Apparently, there’s a new documentary film [ht: ja]—Boom Bust Boom, directed by Monty Python’s Terry Jones—whose aim is to to popularize the work of Hyman Minsky.
Minsky’s genius was to show that financially complex capitalism is inherently unstable. Under conditions of stability, firms, banks and households will, over time, move from a position where their income pays off their debt, to one where it can only meet the interest payments on it. Finally, as instability rises, and central banks respond by expanding the supply of money, people end up borrowing just to pay back interest. The price of shares, homes and commodities rockets. Bust becomes inevitable.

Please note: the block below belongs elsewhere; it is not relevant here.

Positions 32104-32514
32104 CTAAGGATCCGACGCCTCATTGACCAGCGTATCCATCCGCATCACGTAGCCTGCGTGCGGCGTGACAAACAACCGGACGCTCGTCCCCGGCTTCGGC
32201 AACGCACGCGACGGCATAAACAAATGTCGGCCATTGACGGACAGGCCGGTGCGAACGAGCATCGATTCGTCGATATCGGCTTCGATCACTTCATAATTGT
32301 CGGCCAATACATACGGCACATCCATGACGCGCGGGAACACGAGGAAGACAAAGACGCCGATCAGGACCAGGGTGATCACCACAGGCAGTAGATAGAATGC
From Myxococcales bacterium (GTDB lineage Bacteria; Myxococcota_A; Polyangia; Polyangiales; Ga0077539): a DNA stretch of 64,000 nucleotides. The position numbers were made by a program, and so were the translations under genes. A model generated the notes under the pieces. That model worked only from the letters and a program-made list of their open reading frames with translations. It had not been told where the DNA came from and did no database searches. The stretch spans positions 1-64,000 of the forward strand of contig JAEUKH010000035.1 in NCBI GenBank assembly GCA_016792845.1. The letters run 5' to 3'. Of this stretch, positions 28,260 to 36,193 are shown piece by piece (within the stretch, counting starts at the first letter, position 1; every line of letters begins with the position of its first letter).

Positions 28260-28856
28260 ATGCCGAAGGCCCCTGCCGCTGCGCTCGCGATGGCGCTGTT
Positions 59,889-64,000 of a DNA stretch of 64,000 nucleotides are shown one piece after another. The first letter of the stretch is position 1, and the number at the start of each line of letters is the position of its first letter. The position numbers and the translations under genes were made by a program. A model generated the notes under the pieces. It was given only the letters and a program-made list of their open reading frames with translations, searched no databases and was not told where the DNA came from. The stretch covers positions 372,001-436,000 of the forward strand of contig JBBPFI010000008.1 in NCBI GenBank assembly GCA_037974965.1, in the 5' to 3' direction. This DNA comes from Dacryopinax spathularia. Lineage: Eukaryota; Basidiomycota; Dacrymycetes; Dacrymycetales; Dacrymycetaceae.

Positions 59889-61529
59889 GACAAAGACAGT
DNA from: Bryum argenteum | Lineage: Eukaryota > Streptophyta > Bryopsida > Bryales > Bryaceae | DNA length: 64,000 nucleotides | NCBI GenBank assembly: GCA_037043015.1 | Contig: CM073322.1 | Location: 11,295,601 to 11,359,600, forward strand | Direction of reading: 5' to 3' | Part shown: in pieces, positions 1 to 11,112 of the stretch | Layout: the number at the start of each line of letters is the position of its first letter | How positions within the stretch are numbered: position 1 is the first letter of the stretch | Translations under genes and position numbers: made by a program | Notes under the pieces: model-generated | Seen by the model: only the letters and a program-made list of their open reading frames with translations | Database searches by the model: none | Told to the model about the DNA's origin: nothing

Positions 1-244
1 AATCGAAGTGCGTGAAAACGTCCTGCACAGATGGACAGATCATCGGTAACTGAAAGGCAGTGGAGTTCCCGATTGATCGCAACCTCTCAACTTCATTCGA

This logical and coherent prediction was laughed at until it came true. Mainstream economics had convinced itself that capitalism tends towards equilibrium; and that any shocks must be external.
This is the latest attempt, in a long sequence since the crisis of 2007-08, to rediscover and examine the implications of Minsky’s work (which I’ve discussed many times on this blog).